What happens to “retired” research chimps?  »

NPR had a nice report on Friday about the lives of chimps after they have been “retired” from scientific study, specifically those at the National Institutes of Health. Yes, “retired” is a bullshit term and life for lab animals is horrific, but obfuscatory vocabulary shouldn’t detract from the actual greatness of taking chimpanzees out of those labs; we made their lives hell, but now we are taking them out of that hell.

NPR focuses on two facilities that take in research chimps, Save the Chimps in Florida, and Chimp Haven in Louisiana. Both sanctuaries tell science correspondent Nell Greenfieldboyce that they are willing and able to take in more of the NIH’s retired chimps (which number in the hundreds), but because “Congress put a [$30 million] cap on how much the agency can spend on chimp sanctuaries when it passed the CHIMP Act in 2000,” and the NIH has already spent almost $29 million so far. Save the Chimps and Chimp Haven are raising more money to meet demand, but for 100 recently retired chimps, the NIH instead chose to make them “ineligible for experiments,” and “moved [them] to a different lab that had space to house them” instead of sending them to sanctuaries.

The cost of keeping a chimp in a lab for a year, $15,000, is close to the annual cost of housing a chimp in a sanctuary. As Greenfieldboyce reports, the sanctuaries are working on raising $5 million right now to take on the retired chimps, as well as make room for chimps expected to be retired by the NIH soon. The story is an interesting read (and better listen), if you can get past the “retired” euphemism. Because come on, NIH, none of these chimpanzees ever applied for the “jobs” you gave them.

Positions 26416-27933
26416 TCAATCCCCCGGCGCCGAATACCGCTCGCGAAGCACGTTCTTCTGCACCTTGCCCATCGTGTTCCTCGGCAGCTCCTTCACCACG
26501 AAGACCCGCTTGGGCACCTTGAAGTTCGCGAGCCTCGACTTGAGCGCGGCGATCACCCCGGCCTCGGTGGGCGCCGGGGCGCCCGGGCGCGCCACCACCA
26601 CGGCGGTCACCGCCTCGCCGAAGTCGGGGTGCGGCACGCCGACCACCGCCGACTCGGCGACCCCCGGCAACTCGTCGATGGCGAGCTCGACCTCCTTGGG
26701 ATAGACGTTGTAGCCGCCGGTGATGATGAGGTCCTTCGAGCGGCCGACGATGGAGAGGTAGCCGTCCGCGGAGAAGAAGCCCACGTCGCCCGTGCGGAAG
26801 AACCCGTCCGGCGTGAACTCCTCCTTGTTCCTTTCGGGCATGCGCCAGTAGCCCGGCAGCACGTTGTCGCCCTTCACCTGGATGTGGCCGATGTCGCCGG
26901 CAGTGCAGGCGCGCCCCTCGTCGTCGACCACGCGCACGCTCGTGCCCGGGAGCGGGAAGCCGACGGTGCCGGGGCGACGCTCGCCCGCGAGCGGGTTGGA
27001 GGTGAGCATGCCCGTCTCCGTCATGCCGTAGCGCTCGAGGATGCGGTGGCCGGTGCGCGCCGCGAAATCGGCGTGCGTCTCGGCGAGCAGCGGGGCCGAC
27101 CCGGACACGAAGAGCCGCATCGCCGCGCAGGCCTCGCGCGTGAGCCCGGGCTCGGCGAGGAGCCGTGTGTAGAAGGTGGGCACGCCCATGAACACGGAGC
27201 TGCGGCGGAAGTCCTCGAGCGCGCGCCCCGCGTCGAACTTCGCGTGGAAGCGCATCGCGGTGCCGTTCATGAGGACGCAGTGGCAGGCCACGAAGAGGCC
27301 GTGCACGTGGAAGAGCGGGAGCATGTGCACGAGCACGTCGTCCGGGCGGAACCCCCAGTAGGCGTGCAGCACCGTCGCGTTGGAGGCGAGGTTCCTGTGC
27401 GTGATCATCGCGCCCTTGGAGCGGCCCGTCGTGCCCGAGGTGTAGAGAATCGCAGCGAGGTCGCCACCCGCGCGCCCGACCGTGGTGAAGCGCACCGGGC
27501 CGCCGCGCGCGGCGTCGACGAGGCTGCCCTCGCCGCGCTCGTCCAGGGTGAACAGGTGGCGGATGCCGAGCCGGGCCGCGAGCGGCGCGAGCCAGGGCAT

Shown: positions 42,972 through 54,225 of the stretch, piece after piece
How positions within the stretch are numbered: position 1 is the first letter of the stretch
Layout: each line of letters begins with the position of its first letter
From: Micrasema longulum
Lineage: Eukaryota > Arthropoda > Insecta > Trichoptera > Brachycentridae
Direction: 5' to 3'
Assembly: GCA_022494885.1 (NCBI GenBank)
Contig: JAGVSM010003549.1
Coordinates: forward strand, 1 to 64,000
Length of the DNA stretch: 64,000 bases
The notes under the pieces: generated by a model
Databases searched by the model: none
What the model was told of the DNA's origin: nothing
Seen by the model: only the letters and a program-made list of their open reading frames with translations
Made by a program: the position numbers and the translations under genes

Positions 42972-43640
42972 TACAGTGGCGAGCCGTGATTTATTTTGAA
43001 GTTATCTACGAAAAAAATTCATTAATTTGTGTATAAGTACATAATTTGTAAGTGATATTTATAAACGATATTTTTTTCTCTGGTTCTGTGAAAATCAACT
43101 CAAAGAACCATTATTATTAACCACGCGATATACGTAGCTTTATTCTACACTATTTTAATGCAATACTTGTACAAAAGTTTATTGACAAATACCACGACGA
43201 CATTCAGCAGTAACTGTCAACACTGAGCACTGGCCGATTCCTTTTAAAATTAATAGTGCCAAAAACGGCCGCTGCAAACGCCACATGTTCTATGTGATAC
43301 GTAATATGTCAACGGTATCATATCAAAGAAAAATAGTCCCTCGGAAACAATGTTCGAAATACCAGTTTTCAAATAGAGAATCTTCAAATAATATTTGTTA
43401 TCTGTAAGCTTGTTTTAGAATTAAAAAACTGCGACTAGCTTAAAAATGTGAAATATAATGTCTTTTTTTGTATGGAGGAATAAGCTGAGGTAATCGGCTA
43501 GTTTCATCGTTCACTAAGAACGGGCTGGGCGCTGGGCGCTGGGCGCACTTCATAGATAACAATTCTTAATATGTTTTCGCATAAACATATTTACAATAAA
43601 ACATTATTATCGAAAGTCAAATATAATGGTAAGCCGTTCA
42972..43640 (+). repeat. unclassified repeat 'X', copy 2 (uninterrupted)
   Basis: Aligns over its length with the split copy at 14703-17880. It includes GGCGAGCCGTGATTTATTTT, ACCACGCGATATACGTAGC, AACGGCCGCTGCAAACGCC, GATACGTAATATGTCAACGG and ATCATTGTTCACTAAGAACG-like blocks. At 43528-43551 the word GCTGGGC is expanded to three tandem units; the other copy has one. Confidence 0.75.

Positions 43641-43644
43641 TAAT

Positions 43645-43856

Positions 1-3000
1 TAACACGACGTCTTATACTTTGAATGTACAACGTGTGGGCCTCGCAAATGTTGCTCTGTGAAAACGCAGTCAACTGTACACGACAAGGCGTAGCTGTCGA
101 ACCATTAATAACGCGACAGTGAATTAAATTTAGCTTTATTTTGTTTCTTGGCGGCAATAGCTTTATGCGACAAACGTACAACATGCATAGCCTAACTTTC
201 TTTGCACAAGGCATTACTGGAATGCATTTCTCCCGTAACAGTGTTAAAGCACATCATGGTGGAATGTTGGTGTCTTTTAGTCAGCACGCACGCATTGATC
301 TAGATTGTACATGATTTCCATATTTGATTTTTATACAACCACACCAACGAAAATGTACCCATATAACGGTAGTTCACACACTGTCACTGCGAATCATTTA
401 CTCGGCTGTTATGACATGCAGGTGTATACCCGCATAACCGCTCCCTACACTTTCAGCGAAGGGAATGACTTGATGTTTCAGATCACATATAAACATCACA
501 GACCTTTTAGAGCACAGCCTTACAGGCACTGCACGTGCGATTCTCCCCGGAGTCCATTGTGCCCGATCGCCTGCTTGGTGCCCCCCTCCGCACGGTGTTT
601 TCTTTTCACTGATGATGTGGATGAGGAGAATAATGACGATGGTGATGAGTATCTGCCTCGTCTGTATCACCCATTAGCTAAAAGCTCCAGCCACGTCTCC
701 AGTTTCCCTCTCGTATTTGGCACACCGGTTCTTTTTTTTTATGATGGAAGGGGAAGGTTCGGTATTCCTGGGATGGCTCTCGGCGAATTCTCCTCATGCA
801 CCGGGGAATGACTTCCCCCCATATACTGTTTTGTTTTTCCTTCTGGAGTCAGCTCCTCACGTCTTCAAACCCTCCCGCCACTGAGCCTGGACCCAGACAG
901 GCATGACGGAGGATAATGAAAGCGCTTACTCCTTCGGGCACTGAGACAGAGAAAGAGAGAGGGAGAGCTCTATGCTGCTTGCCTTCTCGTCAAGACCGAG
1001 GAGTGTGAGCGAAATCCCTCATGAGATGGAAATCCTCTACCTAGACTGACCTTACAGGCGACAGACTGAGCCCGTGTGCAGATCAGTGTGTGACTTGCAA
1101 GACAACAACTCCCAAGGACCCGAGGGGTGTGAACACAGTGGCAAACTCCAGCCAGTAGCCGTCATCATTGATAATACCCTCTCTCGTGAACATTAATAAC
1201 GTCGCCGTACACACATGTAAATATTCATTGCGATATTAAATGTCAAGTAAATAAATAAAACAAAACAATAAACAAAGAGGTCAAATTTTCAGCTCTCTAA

[Photo of Chimp Haven resident by Steve Snodgrass via Flickr]


Let’s eat and drink and live forever!  »

Killer news, you guys: a longterm study of nearly 130,000 people found that those participants eating lower-carbohydrate, higher-protein diets in which the protein and fats came from plant sources were overall healthier and lived longer. Moreover, the study “confirmed a ‘direct association’ between animal-based low-carbohydrate food intake in men and increased cancer deaths, particularly from colorectal and lung cancer. That association aligns with previous studies that have confirmed a link between red meat, processed meat, and those two types of cancers.” Whoops! Enjoy that bacon, hope you don’t mind dying at 50.

The National Institutes of Health funded the study, which began following 85,186 women in 1980 and 44,548 men in 1986. The vegetable-protein-eaters ate more whole grains and drank more alcohol—color your Vegansaurus surprised—while the animal-protein-eaters were more likely to smoke. And yes, the study took more “positive” lifestyle factors into account as well, like vitamins and exercise; our people still outlived the death-eaters.

This coincides nicely with what Nation’s Restaurant News reports as one of fall’s big trends: VEGETABLES! Everyone’s crazy about vegetables, and not just because they are so damn delicious! Did you know that “[p]rotein production uses many more resources and generates much more waste than vegetable production”? You guys, they’re learning and mending their ways! “John Fraser, the executive chef at Dovetail in New York City, introduced meatless Mondays earlier this year and has come to enjoy focusing on cooking vegetables so much that he said he is toying with the idea of opening an all-vegetarian restaurant.”

That brings a tear to my eye, it absolutely does. Science keeps supporting our choices, and chefs are backing us up with more cruelty-free dishes. Lucky us; when we do end up living to ridiculously old age, we’ll always be able to eat well.

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